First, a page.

monoclonal antibodies

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TOPIC: MONOCLONAL ANTIBODIES PRESENTER: BHARAT LAL M.PHARM ISF COLLEGE OF PHARMACY

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The Perfect World The Real World COLD FLU CHICKEN POX STOMACH UPSET HELP ME ! HELP ! HELP ME!

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THE IMMUNE SYSTEM DEFINITION: - The integrated body system of organs, tissues, cells & cell products that differentiates self from non – self & neutralizes potentially pathogenic organisms. (The American Heritage Stedman's Medical Dictionary) The Latin term “IMMUNIS” means EXEMPT, referring to protection against foreign agents. 2 major components of the immune system* INNATEPhysical – skin, mucus membraneBiochemical –  lysozymeCellular – macrophages, neutrophils* ADAPTIVEHUMORAL immunity -AntibodiesCELL MEDIATED immunity- T-lymphocyte

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BECOMES FUNCTIONING OF THE IMMUNE SYSTEM HUMORAL (ANTIBODY MEDIATED) IMMUNE RESPONSE CELL MEDIATED IMMUNE RESPONSE ANTIGEN (1ST EXPOSURE) ANTIGENS DISPLAYED BY INFECTED CELLS ACTIVATE CYTOTOXIC T CELL GIVES RISE TO ACTIVE CYTOTOXIC T CELL ENGULFED BY STIMULATES MACROPHAGE APC HELPER T CELLS STIMULATES MEMORY HELPER T CELLS MEMORY T CELLS MEMORY B CELLS PLASMA CELLS STIMULATES STIMULATES B CELLS FREE ANTIGENS DIRECTLY ACTIVATE STIMULATES GIVES RISE TO SECRETE ANTIBODIES STIMULATES STIMUlATES Defend against extracellular pathogens by binding to antigens and making them easier targets for phagocytes and complement Defend against intracellular pathogens and cancer by binding and lysing the infected cells or cancer cells

Function of Antibody : 

Function of Antibody First, antibodies have the unique ability to recognize and attach themselves to substances that cause disease. Second, in recognizing and attaching themselves to these pathogenic molecules, they act as markers, sending signals to other parts of the immune system to attack and eliminate the disease-associated substances. Same response can be induced on purpose for specific selection or detection of Your Favorite Antigen (YFA). Can produce millions of antibodies that recognize YFA. Purpose?

Antigens interact with lymphocytes to initiate the immune response. : 

Antigens interact with lymphocytes to initiate the immune response. Bone marrow produces a large and diverse pool of B and T lymphocytes each with antigen receptor of unique specificity. The specificity of antigen receptors is so enormous that there will be, at least, one B cell and T cell line capable of dealing with almost any antigen. Binding of an antigen to the receptor triggers proliferation (clonal selection) of antibody producing effector B (plasma) and T cells, and long-lived memory cells ready to rapidly respond upon future antigen exposure.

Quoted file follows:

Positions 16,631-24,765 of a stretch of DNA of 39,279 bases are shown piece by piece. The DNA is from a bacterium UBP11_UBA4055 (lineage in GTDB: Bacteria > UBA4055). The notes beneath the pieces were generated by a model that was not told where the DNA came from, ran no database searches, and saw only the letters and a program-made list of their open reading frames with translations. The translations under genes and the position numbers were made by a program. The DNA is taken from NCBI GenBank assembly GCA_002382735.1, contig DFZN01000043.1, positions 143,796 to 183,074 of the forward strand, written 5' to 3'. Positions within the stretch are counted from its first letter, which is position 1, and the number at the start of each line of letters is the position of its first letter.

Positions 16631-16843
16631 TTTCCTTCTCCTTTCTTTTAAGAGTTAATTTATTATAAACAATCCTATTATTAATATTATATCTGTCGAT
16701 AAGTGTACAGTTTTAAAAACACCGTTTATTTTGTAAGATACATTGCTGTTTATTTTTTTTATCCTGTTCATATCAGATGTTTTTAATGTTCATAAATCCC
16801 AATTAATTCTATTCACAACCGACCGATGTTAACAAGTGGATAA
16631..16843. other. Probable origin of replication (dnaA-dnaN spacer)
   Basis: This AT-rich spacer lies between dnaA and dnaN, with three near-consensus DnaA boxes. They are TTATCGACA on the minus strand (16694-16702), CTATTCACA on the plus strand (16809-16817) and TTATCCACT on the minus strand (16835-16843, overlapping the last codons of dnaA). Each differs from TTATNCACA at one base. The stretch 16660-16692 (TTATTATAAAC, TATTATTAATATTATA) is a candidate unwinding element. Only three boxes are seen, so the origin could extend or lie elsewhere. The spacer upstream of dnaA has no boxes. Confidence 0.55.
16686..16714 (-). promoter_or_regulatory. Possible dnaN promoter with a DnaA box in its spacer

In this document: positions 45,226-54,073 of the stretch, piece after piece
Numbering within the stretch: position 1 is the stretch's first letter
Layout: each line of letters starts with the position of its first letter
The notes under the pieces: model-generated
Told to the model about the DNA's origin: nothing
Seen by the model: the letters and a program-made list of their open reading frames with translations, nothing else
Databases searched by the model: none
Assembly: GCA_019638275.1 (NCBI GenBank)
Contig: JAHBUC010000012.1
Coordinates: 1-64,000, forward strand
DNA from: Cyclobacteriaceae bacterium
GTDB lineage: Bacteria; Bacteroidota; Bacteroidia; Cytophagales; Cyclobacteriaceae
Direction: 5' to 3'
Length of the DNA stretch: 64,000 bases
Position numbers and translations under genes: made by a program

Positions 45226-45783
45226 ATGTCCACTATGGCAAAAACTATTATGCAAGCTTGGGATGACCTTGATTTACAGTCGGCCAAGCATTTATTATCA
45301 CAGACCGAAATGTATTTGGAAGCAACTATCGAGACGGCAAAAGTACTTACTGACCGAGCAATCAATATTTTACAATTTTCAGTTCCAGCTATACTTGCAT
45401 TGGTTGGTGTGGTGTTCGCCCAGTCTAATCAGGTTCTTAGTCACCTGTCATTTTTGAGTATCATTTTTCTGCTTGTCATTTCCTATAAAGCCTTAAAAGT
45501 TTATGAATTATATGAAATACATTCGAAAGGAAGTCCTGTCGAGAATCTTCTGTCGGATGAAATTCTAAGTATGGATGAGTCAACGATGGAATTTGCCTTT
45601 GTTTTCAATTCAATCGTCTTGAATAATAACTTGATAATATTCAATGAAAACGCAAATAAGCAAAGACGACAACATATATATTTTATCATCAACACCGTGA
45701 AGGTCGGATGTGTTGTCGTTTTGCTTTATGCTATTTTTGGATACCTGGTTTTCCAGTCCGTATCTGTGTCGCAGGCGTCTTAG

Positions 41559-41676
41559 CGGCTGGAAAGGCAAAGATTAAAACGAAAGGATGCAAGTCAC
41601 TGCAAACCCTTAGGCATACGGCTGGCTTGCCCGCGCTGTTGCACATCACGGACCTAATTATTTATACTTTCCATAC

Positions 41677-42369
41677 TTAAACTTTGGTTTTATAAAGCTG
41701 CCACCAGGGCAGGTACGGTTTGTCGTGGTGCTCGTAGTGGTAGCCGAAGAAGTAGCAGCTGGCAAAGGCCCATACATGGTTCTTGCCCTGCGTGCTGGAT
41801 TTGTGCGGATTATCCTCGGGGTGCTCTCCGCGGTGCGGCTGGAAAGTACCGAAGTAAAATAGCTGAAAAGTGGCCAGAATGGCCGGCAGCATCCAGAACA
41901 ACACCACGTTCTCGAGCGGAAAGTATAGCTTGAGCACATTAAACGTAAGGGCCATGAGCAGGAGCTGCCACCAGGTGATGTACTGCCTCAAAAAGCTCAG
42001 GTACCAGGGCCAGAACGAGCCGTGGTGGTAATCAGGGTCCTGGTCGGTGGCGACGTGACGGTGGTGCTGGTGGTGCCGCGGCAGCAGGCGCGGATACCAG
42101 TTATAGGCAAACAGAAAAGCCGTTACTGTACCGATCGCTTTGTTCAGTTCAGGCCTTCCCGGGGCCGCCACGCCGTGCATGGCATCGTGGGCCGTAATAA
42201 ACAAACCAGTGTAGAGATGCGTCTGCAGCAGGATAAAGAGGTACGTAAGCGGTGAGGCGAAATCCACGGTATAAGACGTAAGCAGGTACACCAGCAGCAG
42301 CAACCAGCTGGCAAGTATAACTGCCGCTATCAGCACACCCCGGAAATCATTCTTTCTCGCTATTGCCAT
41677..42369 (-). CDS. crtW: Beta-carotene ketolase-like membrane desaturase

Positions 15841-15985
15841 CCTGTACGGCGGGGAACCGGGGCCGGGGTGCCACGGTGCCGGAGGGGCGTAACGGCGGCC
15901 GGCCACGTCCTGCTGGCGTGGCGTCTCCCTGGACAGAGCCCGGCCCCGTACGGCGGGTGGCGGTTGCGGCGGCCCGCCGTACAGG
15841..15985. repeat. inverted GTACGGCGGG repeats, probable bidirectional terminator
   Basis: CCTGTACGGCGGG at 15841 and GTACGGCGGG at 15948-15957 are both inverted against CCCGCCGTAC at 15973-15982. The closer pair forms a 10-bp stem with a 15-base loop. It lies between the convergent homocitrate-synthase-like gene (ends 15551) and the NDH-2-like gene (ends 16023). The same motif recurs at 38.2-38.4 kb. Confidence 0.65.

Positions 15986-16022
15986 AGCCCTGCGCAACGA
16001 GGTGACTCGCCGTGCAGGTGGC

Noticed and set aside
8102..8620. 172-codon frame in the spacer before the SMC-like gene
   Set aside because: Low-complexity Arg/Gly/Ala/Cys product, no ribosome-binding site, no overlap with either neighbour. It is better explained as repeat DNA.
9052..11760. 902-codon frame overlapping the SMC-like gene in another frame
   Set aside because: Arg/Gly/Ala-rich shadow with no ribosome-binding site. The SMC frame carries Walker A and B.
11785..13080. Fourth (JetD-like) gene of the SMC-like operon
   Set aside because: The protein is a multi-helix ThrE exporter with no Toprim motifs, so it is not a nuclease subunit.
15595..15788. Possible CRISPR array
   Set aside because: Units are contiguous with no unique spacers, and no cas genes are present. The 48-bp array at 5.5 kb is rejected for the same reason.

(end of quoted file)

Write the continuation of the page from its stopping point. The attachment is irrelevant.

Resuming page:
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The graph below shows the time required for antibody production after initial exposure to an antigen (e.g. flu shot). Notice that upon second exposure (second peak of the blue line) to the same antigen the production of antibodies is both faster and dramatically larger (log scale). The reason for the rapid and dramatic response upon second exposure to the same antigen is because of the presence of memory B and T cells produced during the first exposure. Second exposure to A and first exposure to B First exposure to A

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Each B cell produces a unique antibody expressed on its surface. Antibodies are proteins, immunoglobulins, of two “light” and two “heavy” polypeptides held together by disulfide bonds. Each polypeptide has a “constant region” and a unique “variable region” composing the antigen binding site. The range of antibody specificity is accomplished by rearrangements and mutation in genes coding for variable regions. The “constant region” determines the type, location, and action of the antibody in the immune response. Variable Constant

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Antibodies are Proteins that Recognize Specific Antigens The site on the surface of an antigen molecule to which an antibody attaches itself

MONOCLONAL ANTIBODY :